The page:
William Blake's dreamy rendering of The Faerie Queene
Epic and intricate, The Faerie Queene dazzled Queen Elizabeth I when it was published. Nearly 250 years later, William Blake painted the poem’s characters in ethereal watercolours. But what do the characters represent, and how does Blake illustrate them? Richard Ashbourne, Assistant Curator for London and South East, takes a closer look.
‘And sing of Knights and Ladies gentle deeds’
The Faerie Queene is a long and fantastical poem by the English poet Edmund Spenser. The ‘Queene’ in the title alludes to Queen Elizabeth I, to whom the poem was dedicated in 1590. The tale, which follows the knights and ladies of the queen’s court in mythical ‘Fairie Land’, explores the meaning of virtue.
Many of the story’s characters feature in this detailed watercolour, painted by William Blake around 1825. A poet, like Spenser, as well as a painter, Blake’s art is steeped in symbolism and spirituality. He was inspired by his Christian beliefs, and his imagery is open to many interpretations.
The Characters in Spenser’s ‘Faerie Queene’ was sold shortly after Blake’s death by his widow Catherine to George Wyndham, 3rd Earl of Egremont. Petworth House already had a small collection of Blakes, including two commissioned by Elizabeth Ilive, the 3rd Earl’s wife, in 1807 – 'Satan calling up his Legions' and 'A Vision of the Last Judgment'.
In The Faerie Queene, Blake focuses on the story’s heroes, who are all mounted on horseback. In this article, Richard Ashbourne looks at them each in turn, their meaning in the poem, and how the artist paints them.
Leading the procession, far left, is the Redcrosse Knight, his shield showing the cross of Saint George. The defeated dragon writhes on the ground. He is accompanied by Una, who, like the Virgin Mary, rides an ass. They represent the virtue Holiness.
Between them pads the tawny lion, Una’s guardian and companion. The lion was so overcome by her beauty that instead of attacking, ‘he kiss'd her weary Feet, And lick'd her lilly Hands with fauning Tongue’.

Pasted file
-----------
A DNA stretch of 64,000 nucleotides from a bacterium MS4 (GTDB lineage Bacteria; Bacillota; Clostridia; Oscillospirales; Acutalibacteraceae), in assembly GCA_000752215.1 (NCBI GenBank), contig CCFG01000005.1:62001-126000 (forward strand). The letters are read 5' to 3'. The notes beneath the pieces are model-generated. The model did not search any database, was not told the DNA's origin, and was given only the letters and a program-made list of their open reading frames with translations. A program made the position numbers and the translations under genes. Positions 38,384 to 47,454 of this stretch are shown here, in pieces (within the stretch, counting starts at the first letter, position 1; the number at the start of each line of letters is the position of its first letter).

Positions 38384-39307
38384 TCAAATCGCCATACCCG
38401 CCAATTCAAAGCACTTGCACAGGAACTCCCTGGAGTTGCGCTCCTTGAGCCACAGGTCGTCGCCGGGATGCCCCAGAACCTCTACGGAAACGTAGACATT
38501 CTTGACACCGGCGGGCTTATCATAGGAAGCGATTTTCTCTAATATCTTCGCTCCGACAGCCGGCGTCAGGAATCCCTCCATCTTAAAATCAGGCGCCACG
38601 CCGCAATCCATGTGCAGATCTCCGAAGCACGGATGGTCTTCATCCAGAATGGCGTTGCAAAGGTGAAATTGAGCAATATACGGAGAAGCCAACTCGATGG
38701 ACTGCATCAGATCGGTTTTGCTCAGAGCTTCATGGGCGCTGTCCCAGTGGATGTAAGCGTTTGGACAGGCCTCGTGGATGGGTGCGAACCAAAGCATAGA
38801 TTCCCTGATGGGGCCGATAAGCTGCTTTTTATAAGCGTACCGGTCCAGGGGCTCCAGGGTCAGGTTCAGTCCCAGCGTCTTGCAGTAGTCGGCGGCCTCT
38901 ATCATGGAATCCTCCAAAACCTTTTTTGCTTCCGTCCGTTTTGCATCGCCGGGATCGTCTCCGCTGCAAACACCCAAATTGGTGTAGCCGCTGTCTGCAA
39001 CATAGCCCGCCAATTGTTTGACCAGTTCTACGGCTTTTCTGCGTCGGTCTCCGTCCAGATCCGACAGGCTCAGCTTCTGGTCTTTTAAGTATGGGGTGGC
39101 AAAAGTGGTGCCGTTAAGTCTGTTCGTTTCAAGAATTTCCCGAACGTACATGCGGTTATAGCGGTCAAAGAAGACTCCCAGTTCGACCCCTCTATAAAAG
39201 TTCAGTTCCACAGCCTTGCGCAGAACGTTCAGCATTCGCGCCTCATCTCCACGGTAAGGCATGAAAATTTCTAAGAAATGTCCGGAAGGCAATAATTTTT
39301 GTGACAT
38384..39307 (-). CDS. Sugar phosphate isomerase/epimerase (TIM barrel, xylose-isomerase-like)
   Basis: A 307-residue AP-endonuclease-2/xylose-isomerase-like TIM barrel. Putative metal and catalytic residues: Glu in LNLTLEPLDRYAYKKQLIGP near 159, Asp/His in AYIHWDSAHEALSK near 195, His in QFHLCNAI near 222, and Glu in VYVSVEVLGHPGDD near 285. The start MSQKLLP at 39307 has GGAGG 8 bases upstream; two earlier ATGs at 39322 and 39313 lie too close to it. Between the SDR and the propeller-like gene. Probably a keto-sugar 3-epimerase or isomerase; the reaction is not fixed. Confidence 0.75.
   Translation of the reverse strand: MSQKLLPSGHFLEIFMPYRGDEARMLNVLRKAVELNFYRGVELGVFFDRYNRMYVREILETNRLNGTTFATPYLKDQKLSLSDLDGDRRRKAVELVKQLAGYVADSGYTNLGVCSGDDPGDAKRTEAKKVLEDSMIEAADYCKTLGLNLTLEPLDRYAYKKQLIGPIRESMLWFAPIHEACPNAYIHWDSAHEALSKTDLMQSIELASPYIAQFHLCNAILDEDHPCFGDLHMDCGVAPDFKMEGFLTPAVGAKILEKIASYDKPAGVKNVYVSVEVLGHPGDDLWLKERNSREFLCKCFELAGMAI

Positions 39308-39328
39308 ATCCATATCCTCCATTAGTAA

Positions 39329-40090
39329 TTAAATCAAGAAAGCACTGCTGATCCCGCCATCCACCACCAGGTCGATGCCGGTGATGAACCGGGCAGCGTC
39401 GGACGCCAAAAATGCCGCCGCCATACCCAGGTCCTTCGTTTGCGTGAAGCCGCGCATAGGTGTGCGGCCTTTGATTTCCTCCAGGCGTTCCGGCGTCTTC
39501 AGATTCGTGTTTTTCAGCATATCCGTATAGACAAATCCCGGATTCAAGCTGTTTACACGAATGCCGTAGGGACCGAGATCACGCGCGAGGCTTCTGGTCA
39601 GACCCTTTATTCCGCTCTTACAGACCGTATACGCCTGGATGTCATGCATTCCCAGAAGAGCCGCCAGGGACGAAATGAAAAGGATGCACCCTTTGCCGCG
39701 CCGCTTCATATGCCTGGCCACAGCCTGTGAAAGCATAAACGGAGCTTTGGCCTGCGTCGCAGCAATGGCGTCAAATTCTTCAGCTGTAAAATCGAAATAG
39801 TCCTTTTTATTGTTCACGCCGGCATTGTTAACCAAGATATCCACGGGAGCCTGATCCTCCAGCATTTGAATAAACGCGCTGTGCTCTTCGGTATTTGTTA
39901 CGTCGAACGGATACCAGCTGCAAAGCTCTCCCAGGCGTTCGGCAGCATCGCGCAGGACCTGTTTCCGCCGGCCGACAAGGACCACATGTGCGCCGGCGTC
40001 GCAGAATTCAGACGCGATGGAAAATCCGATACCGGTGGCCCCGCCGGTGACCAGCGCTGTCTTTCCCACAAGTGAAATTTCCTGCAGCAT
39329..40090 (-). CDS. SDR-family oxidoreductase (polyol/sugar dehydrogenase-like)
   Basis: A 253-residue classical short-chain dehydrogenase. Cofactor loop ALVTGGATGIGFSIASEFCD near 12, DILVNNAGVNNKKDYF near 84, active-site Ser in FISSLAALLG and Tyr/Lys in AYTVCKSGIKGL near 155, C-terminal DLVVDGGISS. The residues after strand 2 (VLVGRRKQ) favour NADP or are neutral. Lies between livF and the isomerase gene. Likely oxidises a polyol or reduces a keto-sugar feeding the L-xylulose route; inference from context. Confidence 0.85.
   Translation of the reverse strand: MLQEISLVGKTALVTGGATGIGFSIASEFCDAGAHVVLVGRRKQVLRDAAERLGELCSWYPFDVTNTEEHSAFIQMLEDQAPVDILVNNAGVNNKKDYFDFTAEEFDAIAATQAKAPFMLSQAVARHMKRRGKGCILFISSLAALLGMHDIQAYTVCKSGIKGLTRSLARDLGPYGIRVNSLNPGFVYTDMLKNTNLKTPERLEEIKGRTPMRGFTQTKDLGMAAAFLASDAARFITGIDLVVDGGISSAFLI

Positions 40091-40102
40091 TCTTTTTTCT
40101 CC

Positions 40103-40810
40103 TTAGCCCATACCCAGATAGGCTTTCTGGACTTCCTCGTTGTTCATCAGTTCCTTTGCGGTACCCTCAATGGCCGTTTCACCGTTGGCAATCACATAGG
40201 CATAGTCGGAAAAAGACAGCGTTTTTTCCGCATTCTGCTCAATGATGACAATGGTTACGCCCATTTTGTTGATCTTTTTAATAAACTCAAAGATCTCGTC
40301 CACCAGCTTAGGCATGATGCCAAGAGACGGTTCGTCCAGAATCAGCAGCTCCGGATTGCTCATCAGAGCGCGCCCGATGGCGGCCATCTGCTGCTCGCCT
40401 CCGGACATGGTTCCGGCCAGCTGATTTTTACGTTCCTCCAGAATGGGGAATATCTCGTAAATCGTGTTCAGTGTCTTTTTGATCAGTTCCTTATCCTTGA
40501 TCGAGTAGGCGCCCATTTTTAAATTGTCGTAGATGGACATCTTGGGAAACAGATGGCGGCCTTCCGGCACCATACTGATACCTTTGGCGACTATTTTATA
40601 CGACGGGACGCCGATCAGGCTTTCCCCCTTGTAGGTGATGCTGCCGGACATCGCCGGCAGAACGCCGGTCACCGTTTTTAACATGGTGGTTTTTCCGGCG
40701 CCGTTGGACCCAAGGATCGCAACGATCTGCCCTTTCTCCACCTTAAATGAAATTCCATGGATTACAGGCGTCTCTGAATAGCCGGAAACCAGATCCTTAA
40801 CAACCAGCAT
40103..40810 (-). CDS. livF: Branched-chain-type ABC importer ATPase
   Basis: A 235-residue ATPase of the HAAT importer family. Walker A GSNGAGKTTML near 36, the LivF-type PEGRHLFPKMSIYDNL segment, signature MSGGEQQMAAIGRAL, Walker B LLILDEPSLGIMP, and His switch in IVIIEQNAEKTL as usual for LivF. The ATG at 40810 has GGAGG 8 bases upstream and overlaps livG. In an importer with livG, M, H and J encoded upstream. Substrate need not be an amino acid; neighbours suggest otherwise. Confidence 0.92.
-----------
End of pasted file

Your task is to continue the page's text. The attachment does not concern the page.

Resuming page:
Next is Sir Guyon, on the brown horse, who embodies Temperance, or self-restraint. He resists many temptations on his journey (past the Gulf of Greediness and Whirlpool of Decay) to rescue those trapped in the sinful Bower of Bliss.
Britomart, her arms open, follows Sir Guyon. She is a knight the same as any of the men, and, in this way, she parallels Queen Elizabeth, England’s female monarch. Just as the queen was celebrated for her virginity, so Britomart signifies Chastity.
Artegall comes next, his horse rearing up. He represents Justice, doling out judgement wherever he finds conflict. Justice is also above him among the stars, identified by her scales.
Artegall’s squire stands stoically beside him, his back to us: ‘His name was Talus, made of iron mould, immovable, resistless, without end; who in his hand an iron flail did hold, with which he threshed out falsehood, and did truth unfold’. Talus is literally made of iron, which Blake shows with his dark, metallic skin and steely muscles.
Behind them is the greatest of the heroes, and the embodiment of virtuous Magnificence, young Prince Arthur. He is driven in the poem by love for the Faerie Queene, who does not actually appear in the poem herself. Blake does not depict her either, and she remains instead a remote and awesome figure.
Last in line is Sir Calidore, looking back at the poem’s villains, their heads bowed. Aptly for the knight of Courtesy, it falls to him to muzzle the skulking Blatant Beast, who symbolises slander.
Jove meanwhile as the sun presides over the whimsical ensemble, while Cynthia leaps from the crescent moon. Floating in the hazy distance, top left, is their destination, the Faerie Queene’s palace. It may represent New Jerusalem, the heavenly holy city, with Babylon and the Tower of Babel, top right, left behind.
Their dreamlike world swirls before us, a vision of English folklore reimagined for the Romantic age.